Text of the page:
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|Title:||West Nile virus in the endangered Spanish imperial eagle|
|Authors:||Höfle, Ursula; Blanco, J.M.; Crespo, Elena; Naranjo, V.; Jiménez Clavero, Miguel A.; Sánchez, A.; De la Fuente, J.; Gortázar, Christian|
|Citation:||Veterinary Microbiology 129: 171- 178 (2008)|
|Abstract:||The Spanish imperial eagle (Aquila adalberti) is considered to be the most endangered European eagle. The species is an endemic resident in the Southwestern Iberian Peninsula. We used RT-PCR, immunohistochemistry and seroneutralization to test samples from 13 wild and 18 captive eagles. WNV was detected by RT-PCR in tissues and/or oropharyngeal swabs of eight of 10 (80%) imperial eagles analyzed, and both in apparently clinically healthy birds, and in animals that died due to secondary infections but had symptoms/lesions compatible with WNV. Immunohistochemistry detected WNV antigen in Purkinje cells in the cerebellum, epithelial cells of the gizzard and duodenum, perivascular inflammatory cells, and in Kupffer-cells and hepatocytes. Serum antibodies against WNV were detected in a total of five out of 21 imperial eagles (23.8%), including free-living nestlings (two out of nine samples, 22.2%) and captive adult eagles (three out of 12 samples, 25%). Our results evidence WNV circulation among free-living and captive Spanish imperial eagles in South-central Spain, a dry inland region with no previous WNV evidence, throughout 6 consecutive years. They also indicate the need for further research into this important zoonosis in order to better understand its epidemiology in the Mediterranean ecosystem and in order to understand the role of WNV in the population dynamics of the critically endangered Spanish imperial eagle. © 2007 Elsevier B.V. All rights reserved.|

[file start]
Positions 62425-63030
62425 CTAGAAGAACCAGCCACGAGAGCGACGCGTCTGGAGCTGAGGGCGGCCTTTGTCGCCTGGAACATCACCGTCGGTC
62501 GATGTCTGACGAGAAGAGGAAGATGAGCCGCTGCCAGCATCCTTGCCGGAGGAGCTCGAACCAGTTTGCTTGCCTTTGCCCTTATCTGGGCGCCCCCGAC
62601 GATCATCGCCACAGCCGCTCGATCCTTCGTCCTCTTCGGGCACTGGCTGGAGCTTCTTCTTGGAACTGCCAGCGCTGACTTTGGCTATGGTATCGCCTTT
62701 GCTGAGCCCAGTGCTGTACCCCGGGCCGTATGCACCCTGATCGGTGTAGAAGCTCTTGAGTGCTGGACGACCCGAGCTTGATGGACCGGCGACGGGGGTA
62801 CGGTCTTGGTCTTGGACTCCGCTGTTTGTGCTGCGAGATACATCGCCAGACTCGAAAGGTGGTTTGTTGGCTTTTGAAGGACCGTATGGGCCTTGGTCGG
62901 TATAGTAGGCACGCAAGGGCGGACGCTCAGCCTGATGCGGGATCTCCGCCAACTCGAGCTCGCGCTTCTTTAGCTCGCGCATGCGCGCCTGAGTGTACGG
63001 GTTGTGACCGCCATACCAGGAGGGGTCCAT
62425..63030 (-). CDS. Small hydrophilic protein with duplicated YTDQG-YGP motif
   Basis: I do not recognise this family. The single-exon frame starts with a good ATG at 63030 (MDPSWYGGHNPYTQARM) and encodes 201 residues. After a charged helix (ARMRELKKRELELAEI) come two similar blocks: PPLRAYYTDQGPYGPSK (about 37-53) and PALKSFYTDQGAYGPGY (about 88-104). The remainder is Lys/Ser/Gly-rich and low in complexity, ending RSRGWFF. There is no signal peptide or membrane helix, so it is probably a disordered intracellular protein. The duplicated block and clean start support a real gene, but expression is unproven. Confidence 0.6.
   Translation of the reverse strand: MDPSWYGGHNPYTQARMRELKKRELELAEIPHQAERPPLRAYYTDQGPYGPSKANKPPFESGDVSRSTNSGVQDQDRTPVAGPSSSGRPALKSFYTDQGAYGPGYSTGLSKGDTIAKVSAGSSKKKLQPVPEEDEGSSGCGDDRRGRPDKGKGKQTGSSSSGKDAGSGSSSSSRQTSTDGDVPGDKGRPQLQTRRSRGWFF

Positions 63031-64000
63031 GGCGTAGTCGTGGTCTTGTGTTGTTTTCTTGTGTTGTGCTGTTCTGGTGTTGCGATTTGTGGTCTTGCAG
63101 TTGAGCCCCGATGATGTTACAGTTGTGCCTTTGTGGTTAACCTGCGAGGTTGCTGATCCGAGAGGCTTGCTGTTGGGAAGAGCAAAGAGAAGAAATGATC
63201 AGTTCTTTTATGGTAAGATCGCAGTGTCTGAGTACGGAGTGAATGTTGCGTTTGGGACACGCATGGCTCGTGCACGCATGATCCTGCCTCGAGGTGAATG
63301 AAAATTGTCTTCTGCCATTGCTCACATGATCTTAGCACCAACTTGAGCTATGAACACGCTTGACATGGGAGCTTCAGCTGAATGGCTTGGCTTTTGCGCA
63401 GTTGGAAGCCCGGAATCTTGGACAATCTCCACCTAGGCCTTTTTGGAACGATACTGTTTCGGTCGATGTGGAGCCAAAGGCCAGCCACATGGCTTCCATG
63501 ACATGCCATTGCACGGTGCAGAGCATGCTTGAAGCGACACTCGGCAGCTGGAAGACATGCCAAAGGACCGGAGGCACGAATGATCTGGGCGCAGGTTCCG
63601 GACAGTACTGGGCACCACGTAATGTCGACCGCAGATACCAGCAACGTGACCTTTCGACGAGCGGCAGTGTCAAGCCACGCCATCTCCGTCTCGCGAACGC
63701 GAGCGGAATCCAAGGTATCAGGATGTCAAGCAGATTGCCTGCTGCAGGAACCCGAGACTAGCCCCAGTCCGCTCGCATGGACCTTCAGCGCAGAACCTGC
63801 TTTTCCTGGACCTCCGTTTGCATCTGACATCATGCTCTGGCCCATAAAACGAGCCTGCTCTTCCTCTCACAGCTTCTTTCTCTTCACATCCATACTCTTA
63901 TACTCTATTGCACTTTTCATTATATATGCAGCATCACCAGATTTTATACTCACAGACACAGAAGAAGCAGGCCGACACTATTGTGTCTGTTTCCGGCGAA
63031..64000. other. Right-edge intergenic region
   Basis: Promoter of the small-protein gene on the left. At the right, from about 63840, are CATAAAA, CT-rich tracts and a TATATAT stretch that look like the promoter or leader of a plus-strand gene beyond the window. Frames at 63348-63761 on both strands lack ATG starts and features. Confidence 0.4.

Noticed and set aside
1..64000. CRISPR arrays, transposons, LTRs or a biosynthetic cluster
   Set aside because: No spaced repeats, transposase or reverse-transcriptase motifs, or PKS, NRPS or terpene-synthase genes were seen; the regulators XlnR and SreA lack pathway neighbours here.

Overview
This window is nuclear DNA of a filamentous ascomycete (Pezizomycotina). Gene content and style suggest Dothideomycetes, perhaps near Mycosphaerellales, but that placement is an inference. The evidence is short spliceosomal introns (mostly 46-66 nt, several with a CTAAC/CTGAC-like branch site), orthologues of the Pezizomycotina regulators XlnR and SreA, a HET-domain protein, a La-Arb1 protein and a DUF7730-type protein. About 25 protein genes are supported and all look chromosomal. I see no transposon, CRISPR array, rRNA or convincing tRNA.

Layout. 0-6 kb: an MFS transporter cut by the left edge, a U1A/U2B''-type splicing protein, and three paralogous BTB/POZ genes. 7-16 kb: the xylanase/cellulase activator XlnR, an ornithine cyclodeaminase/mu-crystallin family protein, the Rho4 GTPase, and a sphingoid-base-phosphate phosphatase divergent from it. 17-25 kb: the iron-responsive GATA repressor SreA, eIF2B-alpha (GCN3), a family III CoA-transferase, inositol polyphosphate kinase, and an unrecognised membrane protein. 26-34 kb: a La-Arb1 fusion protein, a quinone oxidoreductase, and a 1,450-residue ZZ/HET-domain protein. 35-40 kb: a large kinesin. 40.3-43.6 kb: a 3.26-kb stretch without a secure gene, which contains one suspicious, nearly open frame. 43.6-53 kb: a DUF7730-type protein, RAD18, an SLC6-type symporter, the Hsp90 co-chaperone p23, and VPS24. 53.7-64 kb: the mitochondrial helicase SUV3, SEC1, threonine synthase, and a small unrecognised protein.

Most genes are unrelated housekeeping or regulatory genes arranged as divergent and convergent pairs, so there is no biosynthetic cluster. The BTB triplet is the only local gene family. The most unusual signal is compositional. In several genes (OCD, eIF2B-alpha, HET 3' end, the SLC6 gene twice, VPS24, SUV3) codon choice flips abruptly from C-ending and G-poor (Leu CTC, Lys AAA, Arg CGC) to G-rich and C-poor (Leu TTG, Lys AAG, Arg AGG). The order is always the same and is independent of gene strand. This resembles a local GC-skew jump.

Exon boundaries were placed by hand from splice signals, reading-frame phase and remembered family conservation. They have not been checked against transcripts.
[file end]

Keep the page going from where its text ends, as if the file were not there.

|Appears in Collections:||(IREC) Artículos|
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